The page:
In his observation of Wunschkonzert, the author focuses on the fact that the film depicts war in a very light manner. For example, he includes the fact that soldiers within the film are always seen enjoying a musical performance or even their own engagement party, or seen writing letters to loved ones back home. In addition, the author emphasizes that only one death occurs in the film and the death is seen as positive due to the fact that the character suffered death in the name of his country.
This article helps us to fully gain knowledge on the aspects of the film that categorize Wunschkonzert as a home-front film. Indeed, the romance between Inge and Herbert fall under the criteria stated above and Inge plays the role of a faithful lover who is willing to stand the test of time and support the war efforts in the name and honor of her fighting lover. In addition, the author’s description of the lighthearted approach to war in the film proves to an even greater extent the way in which this film uses the notion of entertainment to show audiences that war does not have to be seen as aggression or violent fight against an enemy; instead, the film aims at demonstarting the importance of staying optimistic, loyal, and proud of not only their fighting loved ones but also Germany as a whole.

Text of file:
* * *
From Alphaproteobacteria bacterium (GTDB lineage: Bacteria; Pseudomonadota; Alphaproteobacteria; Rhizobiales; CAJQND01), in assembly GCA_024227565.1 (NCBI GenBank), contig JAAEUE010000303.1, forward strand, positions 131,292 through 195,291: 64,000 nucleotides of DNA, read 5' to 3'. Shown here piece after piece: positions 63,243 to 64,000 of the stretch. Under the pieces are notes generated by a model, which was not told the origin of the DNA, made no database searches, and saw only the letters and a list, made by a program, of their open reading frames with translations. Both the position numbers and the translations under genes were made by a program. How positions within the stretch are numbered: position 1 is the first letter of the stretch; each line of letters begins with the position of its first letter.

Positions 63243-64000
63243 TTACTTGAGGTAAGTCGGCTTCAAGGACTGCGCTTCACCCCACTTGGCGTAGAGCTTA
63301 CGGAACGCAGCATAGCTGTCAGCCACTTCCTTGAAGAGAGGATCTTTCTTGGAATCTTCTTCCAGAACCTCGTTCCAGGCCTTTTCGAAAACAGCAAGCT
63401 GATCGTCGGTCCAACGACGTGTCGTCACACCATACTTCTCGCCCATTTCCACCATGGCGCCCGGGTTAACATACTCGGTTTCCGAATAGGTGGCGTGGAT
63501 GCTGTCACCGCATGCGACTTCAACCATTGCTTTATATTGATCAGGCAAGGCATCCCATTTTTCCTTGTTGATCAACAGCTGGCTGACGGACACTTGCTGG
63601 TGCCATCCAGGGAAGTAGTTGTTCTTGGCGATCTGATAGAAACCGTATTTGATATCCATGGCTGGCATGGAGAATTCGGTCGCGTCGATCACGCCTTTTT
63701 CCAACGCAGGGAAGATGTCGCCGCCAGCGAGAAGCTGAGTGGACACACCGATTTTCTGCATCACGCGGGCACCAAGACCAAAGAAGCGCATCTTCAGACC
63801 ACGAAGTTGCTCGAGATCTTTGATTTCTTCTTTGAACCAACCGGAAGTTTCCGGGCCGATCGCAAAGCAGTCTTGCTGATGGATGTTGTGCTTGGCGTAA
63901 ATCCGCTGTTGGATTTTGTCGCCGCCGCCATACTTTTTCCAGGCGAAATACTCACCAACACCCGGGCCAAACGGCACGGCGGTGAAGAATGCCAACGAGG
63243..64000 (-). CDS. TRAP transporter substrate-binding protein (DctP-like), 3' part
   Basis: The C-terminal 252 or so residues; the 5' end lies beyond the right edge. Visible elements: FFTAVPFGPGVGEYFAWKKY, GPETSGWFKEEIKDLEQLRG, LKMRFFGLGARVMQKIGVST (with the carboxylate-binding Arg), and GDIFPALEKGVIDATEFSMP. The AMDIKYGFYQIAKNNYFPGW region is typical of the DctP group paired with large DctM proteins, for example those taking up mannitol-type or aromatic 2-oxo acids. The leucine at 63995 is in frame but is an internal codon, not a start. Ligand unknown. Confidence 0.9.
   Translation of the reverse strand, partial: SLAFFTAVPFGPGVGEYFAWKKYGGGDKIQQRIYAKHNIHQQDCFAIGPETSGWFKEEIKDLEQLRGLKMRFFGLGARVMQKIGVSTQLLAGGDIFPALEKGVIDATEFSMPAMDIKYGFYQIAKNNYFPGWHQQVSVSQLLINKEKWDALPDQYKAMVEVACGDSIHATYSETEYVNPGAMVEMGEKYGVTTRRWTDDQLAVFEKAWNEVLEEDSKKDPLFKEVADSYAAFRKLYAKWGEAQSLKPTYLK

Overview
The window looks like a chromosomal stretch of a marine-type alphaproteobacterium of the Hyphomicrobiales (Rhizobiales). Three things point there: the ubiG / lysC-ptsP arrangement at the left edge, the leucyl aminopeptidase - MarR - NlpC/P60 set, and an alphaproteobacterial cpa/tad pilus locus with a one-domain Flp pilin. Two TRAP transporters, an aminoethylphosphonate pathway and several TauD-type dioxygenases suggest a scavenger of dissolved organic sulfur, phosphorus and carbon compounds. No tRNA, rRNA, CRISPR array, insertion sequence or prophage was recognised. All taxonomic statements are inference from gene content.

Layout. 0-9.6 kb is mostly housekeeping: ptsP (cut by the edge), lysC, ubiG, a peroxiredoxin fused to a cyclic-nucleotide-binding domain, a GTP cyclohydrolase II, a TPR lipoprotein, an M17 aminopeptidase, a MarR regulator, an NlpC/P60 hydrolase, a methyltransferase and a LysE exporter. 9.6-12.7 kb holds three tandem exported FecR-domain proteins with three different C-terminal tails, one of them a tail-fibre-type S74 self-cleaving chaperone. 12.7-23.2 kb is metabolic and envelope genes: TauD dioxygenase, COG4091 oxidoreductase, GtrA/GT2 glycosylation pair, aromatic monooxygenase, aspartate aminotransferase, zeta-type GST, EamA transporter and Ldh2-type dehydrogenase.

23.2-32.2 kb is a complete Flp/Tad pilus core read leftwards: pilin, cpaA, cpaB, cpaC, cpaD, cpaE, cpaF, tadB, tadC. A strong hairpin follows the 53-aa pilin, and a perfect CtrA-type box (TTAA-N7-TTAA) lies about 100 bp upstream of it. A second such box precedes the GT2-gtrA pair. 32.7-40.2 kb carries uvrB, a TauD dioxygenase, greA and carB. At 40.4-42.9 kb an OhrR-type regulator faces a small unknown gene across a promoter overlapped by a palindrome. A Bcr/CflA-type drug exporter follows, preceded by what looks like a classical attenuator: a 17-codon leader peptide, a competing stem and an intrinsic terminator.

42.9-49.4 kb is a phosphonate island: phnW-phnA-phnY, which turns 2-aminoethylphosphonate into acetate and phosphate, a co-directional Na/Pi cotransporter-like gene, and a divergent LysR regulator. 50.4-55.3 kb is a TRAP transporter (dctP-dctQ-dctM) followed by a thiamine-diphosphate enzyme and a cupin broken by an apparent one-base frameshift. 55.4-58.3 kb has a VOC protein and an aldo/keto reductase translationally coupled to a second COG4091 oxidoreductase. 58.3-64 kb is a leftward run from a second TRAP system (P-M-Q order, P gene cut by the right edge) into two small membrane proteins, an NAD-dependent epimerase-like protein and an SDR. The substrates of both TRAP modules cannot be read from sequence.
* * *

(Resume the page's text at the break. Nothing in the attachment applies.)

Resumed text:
Citation: Blair, John. "Nazi Cinema as Enchantment: The Politics of Entertainment in the Third Reich." German Quarterly. 78.2 (Spring 2005): pp. 258-259.
In this book review, Blair discusses the way in which O’Brien expresses the Nazi administration’s obligation to cinema as both entertainment and propaganda. O’Brien emphasizes how Nazi Film followed a similar model to that of classical Hollywood cinema through its promotion of identification. In addition, the book review explains that O’Brien presents the fact that “only 153 of the 1,094 feature films produced in Germany during the Third Reich are "generally considered outright propaganda;" (1) thus, the rest of the propaganda film depicted political agenda in a variety of different genres. Through the close scrutiny of thirteen Nazi films, from five different film dramas, O’Brien determines the impact of each genre on German society and the way in which each particular genre excels. When observing films created during wartime, O’Brien ventures to suggest that the state tried to promote different attitudes in correspondence with different periods of the war. In chapter three, O’Brien focuses on Wunschkonzert and its impact on German society. She explains that the film is full of confidence and optimism about the war and life back at home in addition to suggesting the idea of sacrifice and support of the war efforts on the home front.
The article is significant in understanding that Goebbels and the Nazi regime undeniably strove to provide audiences with a source of entertainment during a difficult time in Germany. However, it can not be overlooked that despite the fact that these films, including Wunschkonzert, centered on a story of love and light heartedness, the film proved to audiences that support o f the Nazis and the idea of warfare was crucial in obtaining success and maintaining the morale of Germany in this period and struggle and hardship.
Citation: Giesen, Rolf. Nazi Propaganda Films: a history and filmography. Jefferson: McFarland & Company, Inc., Publishers, 2003. 151-162